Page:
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The Most Underrated Diabetes Exercise Strategy?

7 Minutes Read

Adam Brown shares his go-to Bright Spot activity to smooth out blood sugars.

Exercise is often positioned as an intense, dripping-with-sweat, I-can-barely-get-off-the-floor kind of activity. There is nothing wrong with that, but it can also set an unrealistic bar, or even turn exercise into a dreaded activity. For me, daily consistency is the biggest battle with exercise, which is the foundation of what follows: walking. It’s the first Bright Spot in the Exercise chapter of Bright Spots & Landmines for a reason, and in my view, is one of the most underrated in the book

Walk, especially after meals and to correct high blood sugar

Walking is one of my favorite Exercise Bright Spots – it predictably drops blood sugar (especially after meals), helps correct high blood sugar more quickly than with insulin alone, lifts my spirits, is easy to do, gets me outside, and the time can be combined with other enjoyable activities (calling family, listening to podcasts, deep breathing). Plus, walking is free and can be done anywhere at nearly any time of day.

Without a doubt, walking is one of the most important therapies I use every day to benefit my diabetes, but it’s also one of the most underrated.

I was shocked when I began measuring the blood sugar impact of walking – it’s surprisingly effective! When I’m strolling on flat ground at a normal pace, my blood sugar typically drops by about 1 mg/dl per minute, meaning a 30-minute walk often takes me from 160 to 130 mg/dl. If I’m walking uphill or have taken some bolus insulin in the past two hours, I see an even bigger impact, often reducing my blood sugar by 2 mg/dl per minute or more (from 160 to 100 mg/dl in 30 minutes).

Data from over 60,000 walking sessions in Diabetes Hands Foundation’s Big Blue Test program (2010-2016) confirm my findings. Following 14 minutes of moderate walking, the average participant saw their blood glucose drop by an impressive 30 mg/dl.

Typical blood sugar responses to walking after post-meal high blood sugars:

Walking can also reduce the amount of food and correction insulin I need, and in some cases, replace those entirely. A typical insulin dose takes about 60-90 minutes to peak and 3-4 hours to completely finish working. That’s slow! With a blood sugar of 175 mg/dl, I could take three units of insulin and wait 90 minutes for my blood sugar to really start dropping, or I could take a brisk walk for 30 minutes. Even if the walk doesn’t bring me all the way back to target, it will usually take me to a lower and safer base from which to correct (e.g., 130 mg/dl).

Post-meal walks are particularly effective: I often need about half as much insulin as normal, and in some cases no insulin at all. (The caveat is that I do tend to eat low-carb meals, where my normal bolus is only 1 or 2 units.) When my blood sugar is trending high after a meal, a walk can help course-correct me back into range without adding more insulin.

Last but not least, walking also improves my mood and cuts my stress, which is exactly what I need with a high blood sugar.

Sneak walking into daily routine:

  • Work: commute, breaks, walking meetings with colleagues, conference calls
  • Home: before breakfast, after dinner, while watching a show or during commercials (pace the living room)
  • Social: weekly catch-up with a friend, phone calls to family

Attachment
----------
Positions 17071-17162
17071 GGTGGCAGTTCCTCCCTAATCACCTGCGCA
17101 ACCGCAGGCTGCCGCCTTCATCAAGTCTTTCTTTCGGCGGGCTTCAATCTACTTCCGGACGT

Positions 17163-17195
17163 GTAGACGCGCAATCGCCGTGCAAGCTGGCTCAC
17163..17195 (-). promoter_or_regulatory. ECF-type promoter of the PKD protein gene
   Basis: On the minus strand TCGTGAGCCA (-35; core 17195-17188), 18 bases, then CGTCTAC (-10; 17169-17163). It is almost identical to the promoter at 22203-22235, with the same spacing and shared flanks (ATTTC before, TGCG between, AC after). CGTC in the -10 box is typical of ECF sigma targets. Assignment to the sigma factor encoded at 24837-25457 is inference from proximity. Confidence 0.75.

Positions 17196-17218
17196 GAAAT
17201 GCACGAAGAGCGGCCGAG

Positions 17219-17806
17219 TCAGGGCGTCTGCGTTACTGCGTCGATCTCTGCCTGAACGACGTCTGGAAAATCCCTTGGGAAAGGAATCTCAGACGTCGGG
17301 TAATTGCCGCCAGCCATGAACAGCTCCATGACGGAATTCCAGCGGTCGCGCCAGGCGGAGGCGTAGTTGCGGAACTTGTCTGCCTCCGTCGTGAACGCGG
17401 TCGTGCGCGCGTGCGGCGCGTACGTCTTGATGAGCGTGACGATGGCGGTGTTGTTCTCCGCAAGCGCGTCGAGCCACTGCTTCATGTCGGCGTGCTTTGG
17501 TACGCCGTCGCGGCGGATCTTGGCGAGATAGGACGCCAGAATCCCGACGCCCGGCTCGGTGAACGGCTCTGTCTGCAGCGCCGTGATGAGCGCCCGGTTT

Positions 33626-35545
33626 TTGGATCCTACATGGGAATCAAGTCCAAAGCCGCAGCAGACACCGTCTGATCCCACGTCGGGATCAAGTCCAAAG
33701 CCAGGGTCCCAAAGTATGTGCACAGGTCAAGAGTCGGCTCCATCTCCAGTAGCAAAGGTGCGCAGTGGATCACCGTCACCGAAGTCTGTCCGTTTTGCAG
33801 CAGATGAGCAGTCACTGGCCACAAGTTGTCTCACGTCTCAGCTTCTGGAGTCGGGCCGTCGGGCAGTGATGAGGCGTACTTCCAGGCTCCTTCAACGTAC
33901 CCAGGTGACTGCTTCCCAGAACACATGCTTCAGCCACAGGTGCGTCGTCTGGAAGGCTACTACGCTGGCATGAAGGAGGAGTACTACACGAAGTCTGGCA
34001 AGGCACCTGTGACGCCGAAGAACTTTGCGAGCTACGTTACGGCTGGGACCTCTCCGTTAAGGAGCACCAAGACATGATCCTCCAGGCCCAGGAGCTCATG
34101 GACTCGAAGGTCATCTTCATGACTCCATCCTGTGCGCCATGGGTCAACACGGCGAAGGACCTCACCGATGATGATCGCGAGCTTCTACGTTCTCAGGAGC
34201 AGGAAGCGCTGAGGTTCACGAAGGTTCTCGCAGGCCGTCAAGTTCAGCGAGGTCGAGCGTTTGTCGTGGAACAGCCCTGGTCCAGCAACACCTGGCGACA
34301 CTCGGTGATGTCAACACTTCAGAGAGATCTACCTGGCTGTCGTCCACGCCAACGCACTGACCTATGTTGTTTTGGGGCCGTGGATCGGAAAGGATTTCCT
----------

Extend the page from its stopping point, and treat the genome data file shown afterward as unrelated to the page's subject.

• Errands: park farther away in a parking lot, take the stairs, do extra laps of the grocery store

Track daily steps with a device or app. I used Fitbit for years and more recently have been trying the Apple Watch – both devices are great and there are countless other options too, including many apps that track steps with a phone alone (no separate device needed). The sense of progress and achievement is addicting, and the feedback right on my wrist is especially motivating. (See the Bright Spot later in this chapter.)

Adam Brown working at the diaTribe treadmill desk.

Ask for a treadmill desk at work (seriously) – there is no easier way to build steps into busy workdays in front of a computer. We are so lucky to have a treadmill desk in our diaTribe office and it makes getting 10,000 steps per day much easier. It’s also my go-to location when I have a high blood sugar reading during the day, and I often think better and work faster while walking. More employers are investing in wellness and offering perks like treadmill desks, so this may be an option depending on where you work. A home version can be built with a standard treadmill (used is less expensive) and a bit of home assembly. Searching “DIY Treadmill Desk” online brings up lots of examples like thinkspace.com/super-cheap-diy-treadmill-desk.

Adam Brown wearing a weighted vest on a stroll with his dog.

Get a biking desk. I tried one of these recently at a diabetes company and found it just as useful as a treadmill desk, but way less expensive and less bulky. Fit Desk makes a good option for $299 (www.thefitdesk.com/bike-desk). If I had space for a home office in my apartment, this would absolutely be my first purchase.

If walking doesn’t feel like “exercise,” try it with a weighted vest. I have a 20-lb option that I often use in the mornings and it works great for raising my heart rate while I stroll with my dog.

Get Bright Spots & Landmines here as a free/name-your-own-price download. You can also purchase it on Amazon in paperback ($6.29) and Kindle ($1.99). The print book is priced at cost to ensure widespread access. 100% of proceeds from digital downloads benefit The diaTribe Foundation, a 501(c)(3) non-profit.